'Ghazal Usne Chherhi' brings Urdu, India's lost daughter, back to her roots

Rekhta's new book of poetry traces her lyrical journey of 1,000 years, and a Hindustani ancestry we can no longer deny.

 |  5-minute read |   14-05-2016
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It might seem like an odd place to begin this review but the book, Ghazal Usne Chherhi, readily brought Bimal Roy’s 1959 movie, Sujata, to mind. The Bollywood classic revolved around the adoption of a lower-caste orphan girl by an affluent Brahman family and masterfully depicted the emotional barricades the head of the household had to overcome to fully accept her as his daughter. 

More poignantly, it portrayed the heart-breaking anguish of the girl at not being accorded a true sense of belonging to the only "parents" she had ever known, respected, and loved. The parallels between a tender orphan seeking acceptance and a hybrid language striving to be recognised as actually belonging to the nation where it was born are striking. 

ghazal_051416040029.jpg Ghazal Usne Chherhi; Rekhta books; Rs 499

Putting the concrete specifics of these two situations aside, it is plausible to regard Urdu as India’s linguistic Sujata. Born in India (circa 1200 AD) from a betrothal of the Muslim lexicon of Turkish, Persian, and Arabic, with the regional dialects of Awadhi, Braj-bhasha, and Punjabi, Urdu has remained vulnerable to being side-lined by the nation’s socio-politically conservative factions.

The fact is that upon its emergence, Urdu (a variant of the Turkish word Ordu, meaning "military barracks") became the language of North Indian commoners while Persian was retained for judicial and administrative transactions of the court. This led the litteratuers at first to shun Urdu (variously known as Hindavi, Rekhta, and even Hindi, over the course of its evolution).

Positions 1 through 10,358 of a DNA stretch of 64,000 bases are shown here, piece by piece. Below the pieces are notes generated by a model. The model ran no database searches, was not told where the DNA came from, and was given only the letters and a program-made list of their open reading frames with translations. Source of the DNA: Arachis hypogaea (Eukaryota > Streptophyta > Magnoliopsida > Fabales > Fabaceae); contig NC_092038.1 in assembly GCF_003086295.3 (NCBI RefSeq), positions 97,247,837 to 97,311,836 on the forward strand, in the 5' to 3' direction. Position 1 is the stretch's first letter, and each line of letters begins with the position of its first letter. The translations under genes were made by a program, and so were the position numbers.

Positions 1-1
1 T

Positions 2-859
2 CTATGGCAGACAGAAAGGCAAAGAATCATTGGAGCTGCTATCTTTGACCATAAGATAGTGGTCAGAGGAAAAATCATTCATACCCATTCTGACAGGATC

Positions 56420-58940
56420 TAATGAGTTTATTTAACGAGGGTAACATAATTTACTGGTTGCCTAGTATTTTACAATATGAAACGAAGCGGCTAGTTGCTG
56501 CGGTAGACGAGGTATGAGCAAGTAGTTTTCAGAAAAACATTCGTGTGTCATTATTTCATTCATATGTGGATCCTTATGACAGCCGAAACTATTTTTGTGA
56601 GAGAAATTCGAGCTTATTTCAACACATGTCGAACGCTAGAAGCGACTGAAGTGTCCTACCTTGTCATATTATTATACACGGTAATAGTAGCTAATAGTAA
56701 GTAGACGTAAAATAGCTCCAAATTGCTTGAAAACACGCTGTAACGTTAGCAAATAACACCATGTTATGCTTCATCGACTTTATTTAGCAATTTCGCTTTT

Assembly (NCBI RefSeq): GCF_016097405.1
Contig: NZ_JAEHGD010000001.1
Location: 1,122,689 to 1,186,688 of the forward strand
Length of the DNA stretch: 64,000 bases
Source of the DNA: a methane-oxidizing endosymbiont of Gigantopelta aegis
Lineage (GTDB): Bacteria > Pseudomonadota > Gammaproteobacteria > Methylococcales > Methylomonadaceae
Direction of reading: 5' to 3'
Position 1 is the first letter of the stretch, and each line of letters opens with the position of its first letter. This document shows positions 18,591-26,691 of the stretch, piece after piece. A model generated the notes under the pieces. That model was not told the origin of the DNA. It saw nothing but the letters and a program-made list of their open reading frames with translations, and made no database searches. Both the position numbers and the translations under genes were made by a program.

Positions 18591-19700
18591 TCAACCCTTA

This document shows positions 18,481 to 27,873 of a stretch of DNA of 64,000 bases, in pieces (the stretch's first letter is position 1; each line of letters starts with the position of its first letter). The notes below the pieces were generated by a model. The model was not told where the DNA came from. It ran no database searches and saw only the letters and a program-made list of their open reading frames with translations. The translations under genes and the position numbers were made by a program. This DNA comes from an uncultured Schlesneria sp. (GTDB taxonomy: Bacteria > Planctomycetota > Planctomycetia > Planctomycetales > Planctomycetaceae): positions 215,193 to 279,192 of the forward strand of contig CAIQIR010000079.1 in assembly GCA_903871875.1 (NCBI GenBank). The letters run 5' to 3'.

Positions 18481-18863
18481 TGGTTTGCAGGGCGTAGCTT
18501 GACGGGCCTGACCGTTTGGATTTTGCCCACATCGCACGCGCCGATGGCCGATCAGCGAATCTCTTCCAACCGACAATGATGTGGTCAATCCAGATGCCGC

Gradually, however, a distinguished cadre of writers emerged who began experimenting with poetic forms in this fresh hybrid of a language. Contrary to the popular belief which tends to locate such pioneering movements in Delhi and Lucknow, the early centres of prolific creativity in Urdu were largely restricted to Gujarat and Hyderabad, Deccan. 

To be sure, great poets (for example, Amir Khusrau) had existed in Delhi, but the credit for the first published collection of Urdu poetry goes to Mohammad Quli Qutab Shah (1565-1611 AD) of Hyderabad. It was in the 18th Century AD that Urdu ghazal "returned" with full force to Delhi where its most impressive exponent was the great Mir Taqi Mir (1722-1810 AD).

The rest, as the saying goes, is history, a history that extends from the world-renowned Mirza Ghalib (1797-1869) and other asaatiza (masters) like Zauq, Momin, Aatish, Naasikh, and Daagh, through the mid-twentieth century doyens like Yagaana Changezi, Faani Badayuni, Firaq Gorkhpuri, Jigar Moradabadi, Faiz Ahmad Faiz, Majaz, and Jan Nisar Akhtar to the contemporary luminaries like Ahmad Faraz, Nasir Kazmi, Bashir Badr and Nida Fazli.

The initial phases of this thousand year-long sojourn of Urdu poetry forms the topic of the book under review.